I’m sure by now the news has spread that T.I., the rapper, takes his daughter on annual trips to the gynecologist. He wants to make sure her “hymen” has not broken. Now, let’s be clear, a hymen is a thin piece of tissue that covers the opening of the vagina. A hymen is low key a myth and an agent of patriarchy but I digress. Hymens are different for everyone and can easily tear inserting a tampon, playing around, sports and of course sex. Supposedly, once the sacred seal to the vagina is “broken” you are longer a virgin and no longer useful? This is the way we make girls feel about having sex. Once “it’s gone, you can’t get it back.” The brand of “tainted”, “used”, or even worse “normal girl who has had sex” is branded and stuck with you for life. Thus the pressure and obsession for girls to stay virgins begins. Now T.I. wants to make sure his daughter doesn’t have sex before “her time” and that she doesn’t make any drastic mistakes but is there no other way then taking her to the doctor after every birthday party to check her hymen? Imagine, after turning 16, there is a sticky note on your door that says, “Gyno. *insert random time*.” Now also imagine being pressured to signed the release form by your doctor so that the doctor can reveal that you are still the fair maiden you were born to be- you are still intact and not damaged by the dangers of sex. Sounds ridiculous, right? I thought so but that could just be me.
We live in a culture- yes, Black culture too, that shames girls for exploring their bodies, their options, and preferences in reference to sex. We make sex seem so dirty and bad. We also make girls believe that once that have had sex, there is something different about them. That they have lost some value, especially if they didn’t have the perfect deflowering with a man they’ll love forever. Sex isn’t always perfect and virginity is a made up concept used to control women. Virginity is a more emotional and mental concept than a physical one. Growing up in my Black, Christian house hold, sex was extremely taboo. I knew I wasn’t supposed to do it and once I did it, my life wouldn’t be the same- according to people around me. I also had a father who was born in the 70s, went to the military and had one daughter. So by default, it became part of his purpose and responsibility to make sure I wasn’t having sex and threaten the guys I dated. Fun times. And of course, many of the people around me encouraged him and said, “well that just a father. He protecting you.” That’s bullshit. Older people made sex seem so life changing and detrimental to my well being or existence. It’s definitely not and we should we really get out of the habit of teaching our children this. It adds unnecessary pressure and creates hysteria around a natural, physical thing. That creates the stress and worry around being sexually active. Trickles of sweat. We tell this to girls and damn them for wanting sex or even thinking about it while we give a pass to boys. Even T.I. says he feels different for boys than he does girls. Maybe the difference is that one is inside and the other is outside? I’m confused here. Men create these outlandish rules for women and their virginity that can lead to some harmful ideas and behaviors regarding sex. Slut shaming, over sexualizing little Black girls, and hyper masculinity (the idea of getting a virgin is better than a woman who has had sex. Or you don’t want a woman with too man “bodies”) are just a few that come to mind.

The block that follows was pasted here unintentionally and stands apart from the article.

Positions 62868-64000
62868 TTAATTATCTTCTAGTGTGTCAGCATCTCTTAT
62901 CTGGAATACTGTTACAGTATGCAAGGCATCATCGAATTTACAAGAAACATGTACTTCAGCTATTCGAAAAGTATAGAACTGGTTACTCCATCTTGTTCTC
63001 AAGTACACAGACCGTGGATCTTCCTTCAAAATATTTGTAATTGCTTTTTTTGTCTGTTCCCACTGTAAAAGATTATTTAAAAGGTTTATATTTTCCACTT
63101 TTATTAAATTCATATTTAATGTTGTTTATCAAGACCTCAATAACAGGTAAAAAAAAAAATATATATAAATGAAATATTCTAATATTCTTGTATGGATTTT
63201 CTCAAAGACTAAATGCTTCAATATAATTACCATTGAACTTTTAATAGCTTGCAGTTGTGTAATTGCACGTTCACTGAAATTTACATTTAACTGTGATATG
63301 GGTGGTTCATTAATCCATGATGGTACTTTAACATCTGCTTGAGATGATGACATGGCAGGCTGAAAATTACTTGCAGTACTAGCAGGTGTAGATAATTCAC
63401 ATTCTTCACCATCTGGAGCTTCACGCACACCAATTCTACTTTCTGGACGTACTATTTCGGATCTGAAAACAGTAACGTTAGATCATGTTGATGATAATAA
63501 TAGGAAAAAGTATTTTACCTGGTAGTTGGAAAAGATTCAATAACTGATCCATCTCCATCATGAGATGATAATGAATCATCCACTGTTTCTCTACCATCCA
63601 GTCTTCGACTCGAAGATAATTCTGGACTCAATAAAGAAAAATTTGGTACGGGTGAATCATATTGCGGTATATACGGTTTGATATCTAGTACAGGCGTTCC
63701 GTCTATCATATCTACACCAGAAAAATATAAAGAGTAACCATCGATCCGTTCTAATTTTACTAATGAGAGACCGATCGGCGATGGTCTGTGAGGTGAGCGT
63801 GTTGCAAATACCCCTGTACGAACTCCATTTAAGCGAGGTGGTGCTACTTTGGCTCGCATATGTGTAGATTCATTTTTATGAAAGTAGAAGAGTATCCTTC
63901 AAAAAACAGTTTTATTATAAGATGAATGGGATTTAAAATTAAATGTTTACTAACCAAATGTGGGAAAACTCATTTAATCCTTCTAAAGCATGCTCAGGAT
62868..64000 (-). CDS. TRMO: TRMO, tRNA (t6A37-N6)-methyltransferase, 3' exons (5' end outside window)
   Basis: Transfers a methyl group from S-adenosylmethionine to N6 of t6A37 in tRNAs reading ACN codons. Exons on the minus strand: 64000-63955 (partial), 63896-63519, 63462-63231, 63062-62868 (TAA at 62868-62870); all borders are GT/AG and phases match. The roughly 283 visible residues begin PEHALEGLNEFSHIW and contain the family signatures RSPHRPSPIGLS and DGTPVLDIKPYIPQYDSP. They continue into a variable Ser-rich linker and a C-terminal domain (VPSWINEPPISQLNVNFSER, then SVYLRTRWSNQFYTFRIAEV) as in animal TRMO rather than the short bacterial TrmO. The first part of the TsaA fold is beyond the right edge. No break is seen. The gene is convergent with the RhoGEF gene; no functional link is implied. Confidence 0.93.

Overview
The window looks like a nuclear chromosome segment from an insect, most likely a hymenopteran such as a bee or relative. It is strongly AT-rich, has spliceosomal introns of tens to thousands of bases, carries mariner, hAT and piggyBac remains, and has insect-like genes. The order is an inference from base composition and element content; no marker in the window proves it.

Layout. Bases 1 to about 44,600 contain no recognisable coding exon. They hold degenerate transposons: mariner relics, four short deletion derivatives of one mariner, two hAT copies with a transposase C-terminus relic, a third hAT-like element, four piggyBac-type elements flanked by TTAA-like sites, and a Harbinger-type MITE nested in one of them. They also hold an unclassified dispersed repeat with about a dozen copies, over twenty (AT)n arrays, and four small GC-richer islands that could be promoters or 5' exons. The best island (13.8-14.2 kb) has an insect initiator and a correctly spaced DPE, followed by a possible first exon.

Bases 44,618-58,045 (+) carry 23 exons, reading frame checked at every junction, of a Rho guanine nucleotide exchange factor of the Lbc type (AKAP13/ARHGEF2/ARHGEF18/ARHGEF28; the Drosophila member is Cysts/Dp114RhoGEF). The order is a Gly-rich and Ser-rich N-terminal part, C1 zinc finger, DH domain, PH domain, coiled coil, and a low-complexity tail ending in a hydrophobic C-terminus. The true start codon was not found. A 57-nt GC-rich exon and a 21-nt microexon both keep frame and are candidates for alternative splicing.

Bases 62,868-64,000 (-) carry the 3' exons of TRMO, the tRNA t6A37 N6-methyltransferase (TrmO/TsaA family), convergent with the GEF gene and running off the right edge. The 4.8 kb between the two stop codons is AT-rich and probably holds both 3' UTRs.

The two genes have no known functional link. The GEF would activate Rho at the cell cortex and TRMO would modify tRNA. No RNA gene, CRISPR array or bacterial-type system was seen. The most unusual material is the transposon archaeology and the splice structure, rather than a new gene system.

It really comes down to, “do we really want to keep living in a world where girls fear their bodies and have a fear of sex?” A fear of sex because we don’t don’t want to disappoint our fathers?